Rob Pegoraro: If you download your audiobooks from your library, an iPod wouldn't work at all--Apple doesn't support time-limited DRMed downloads, which are unavoidable in any sort of loan or rent situation. The iRiver, however, should work, as long as it supports the right kind of Windows Media Audio DRM. The usual way of finding out is to look for a "PlaysForSure" logo on the box, with a note about it supporting subscription services.


Rockville, Md.: Rob--always a wealth of knowledge! I just bought a new Thinkpad--one of the IBM ones. Upon plugging it into electricity, I got sparks from the outlet. This happened in three different outlets (which I normally use without problem). Upon reporting this to IBM, their safety engineers reported that sparks are normal 25 percent of the time. That sounds outrageous to me. Does that sound normal to you?

Rob Pegoraro: Do you mean little sparks, as in one blue spark that briefly jumps from the prongs of the plug to the outlet? I have seen that on occasion, although I don't think nearly as often as 25 percent of the time.

If it's anything more--get somebody to look at it.


NYC: Rob this is less of a question and more about your thoughts regarding Apple, iPhone, iPod touch and Mac hardware.

It strikes me that with all that Apple is doing right now and the new OS release, the competitive phone industry that Apple may have bitten off more then it can chew and they have let Mac hardware and software slide. Would you agree?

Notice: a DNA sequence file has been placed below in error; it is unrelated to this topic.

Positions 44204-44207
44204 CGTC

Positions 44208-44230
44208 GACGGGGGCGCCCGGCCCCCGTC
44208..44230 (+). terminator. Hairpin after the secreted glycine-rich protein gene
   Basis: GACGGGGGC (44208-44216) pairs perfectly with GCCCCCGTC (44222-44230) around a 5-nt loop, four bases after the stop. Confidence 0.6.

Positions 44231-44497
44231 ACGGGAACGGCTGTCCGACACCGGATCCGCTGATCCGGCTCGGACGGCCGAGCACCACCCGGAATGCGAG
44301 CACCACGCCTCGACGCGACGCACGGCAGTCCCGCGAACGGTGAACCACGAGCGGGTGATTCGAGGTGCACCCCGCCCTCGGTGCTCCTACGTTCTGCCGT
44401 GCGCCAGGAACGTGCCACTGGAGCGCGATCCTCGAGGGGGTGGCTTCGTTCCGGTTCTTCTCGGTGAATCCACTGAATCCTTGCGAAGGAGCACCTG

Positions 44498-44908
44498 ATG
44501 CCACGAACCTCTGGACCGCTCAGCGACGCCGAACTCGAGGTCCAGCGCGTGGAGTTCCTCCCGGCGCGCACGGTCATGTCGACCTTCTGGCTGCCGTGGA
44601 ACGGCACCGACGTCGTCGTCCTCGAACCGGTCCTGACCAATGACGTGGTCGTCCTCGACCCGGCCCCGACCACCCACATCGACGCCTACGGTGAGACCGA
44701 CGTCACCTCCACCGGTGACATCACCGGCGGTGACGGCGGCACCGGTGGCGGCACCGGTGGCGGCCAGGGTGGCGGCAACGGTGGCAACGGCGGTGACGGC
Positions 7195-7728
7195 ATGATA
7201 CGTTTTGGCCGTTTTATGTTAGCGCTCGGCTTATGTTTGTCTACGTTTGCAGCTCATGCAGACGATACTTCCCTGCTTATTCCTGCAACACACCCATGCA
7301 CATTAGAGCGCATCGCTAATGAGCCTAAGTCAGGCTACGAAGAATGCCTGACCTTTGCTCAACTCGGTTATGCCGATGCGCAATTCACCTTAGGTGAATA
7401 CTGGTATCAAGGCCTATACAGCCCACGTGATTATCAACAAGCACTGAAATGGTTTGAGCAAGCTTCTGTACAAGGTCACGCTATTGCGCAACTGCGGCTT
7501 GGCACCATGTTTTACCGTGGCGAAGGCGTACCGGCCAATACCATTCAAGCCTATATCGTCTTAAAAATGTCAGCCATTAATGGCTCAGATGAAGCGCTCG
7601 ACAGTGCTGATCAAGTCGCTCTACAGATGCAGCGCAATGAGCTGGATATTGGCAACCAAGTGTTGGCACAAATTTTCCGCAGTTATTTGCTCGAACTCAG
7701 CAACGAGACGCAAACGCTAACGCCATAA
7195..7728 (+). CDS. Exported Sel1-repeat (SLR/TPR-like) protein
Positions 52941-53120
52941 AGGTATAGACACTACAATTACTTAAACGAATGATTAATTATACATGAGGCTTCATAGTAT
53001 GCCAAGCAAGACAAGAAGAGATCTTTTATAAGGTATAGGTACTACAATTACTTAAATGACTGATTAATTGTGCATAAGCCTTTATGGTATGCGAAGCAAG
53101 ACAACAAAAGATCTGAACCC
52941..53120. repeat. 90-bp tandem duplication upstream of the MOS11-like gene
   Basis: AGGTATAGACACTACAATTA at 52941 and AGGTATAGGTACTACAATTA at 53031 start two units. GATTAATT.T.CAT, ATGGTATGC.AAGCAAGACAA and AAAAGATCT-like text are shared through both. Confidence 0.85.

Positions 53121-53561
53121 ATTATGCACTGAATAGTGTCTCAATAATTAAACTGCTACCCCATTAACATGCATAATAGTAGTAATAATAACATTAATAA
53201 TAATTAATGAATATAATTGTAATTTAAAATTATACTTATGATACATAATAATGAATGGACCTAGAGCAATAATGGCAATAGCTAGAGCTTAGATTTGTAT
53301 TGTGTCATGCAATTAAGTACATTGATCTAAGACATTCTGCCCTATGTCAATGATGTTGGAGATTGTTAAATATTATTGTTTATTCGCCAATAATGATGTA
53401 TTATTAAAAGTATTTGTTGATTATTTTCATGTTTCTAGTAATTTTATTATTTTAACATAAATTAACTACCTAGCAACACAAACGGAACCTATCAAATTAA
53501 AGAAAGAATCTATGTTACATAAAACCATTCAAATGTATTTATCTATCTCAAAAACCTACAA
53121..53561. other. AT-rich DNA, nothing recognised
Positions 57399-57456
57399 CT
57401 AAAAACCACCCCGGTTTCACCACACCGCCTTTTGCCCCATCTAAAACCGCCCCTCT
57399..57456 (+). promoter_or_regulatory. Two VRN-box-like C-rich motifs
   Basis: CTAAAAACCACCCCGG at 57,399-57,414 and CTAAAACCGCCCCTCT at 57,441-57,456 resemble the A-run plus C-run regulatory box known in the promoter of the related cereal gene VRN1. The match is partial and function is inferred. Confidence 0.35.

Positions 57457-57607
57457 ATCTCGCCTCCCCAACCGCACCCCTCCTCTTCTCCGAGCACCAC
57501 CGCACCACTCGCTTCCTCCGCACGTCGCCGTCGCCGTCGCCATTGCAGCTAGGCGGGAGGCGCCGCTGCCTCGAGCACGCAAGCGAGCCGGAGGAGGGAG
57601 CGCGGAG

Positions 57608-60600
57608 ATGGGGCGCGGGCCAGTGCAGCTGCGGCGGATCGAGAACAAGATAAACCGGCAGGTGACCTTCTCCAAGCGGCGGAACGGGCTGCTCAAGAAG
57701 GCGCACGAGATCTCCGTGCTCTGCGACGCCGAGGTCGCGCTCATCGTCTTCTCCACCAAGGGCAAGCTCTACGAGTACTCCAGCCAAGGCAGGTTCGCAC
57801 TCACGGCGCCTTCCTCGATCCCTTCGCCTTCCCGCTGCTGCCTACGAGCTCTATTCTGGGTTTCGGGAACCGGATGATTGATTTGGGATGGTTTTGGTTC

But that being said with all they have now it seems to me that in the next six months there will be some important updates, fixes, and improvements in the product and software lines. Would you think so? Or am just sounding like a fanboy? I know Tao of Mac is really angry with Apple as are other hardcore Mac users and it is not the usual rants. So this strikes me as a change in Apples behavior. They are on the cusp of major growth and they seem to be not on top of their game. Sorry to carry on.

Rob Pegoraro: Apple itself said that it was delaying Leopard because it needed to put its developers to work on the iPhone first.

I don't think there's been any real slide in hardware or software quality, but I do worry about Apple's interactions with wireless carriers and big-media companies--see, for instance, the ripoff that is iPhone ringtones.

Mac developer Wil Shipley (he's one of the people behind a neat program called Delicious Monster) just wrote a great essay on this subject, which I encourage you all to read when you get a chance: Call Me Fishmeal.: iPhone and iPod: contain or disengage?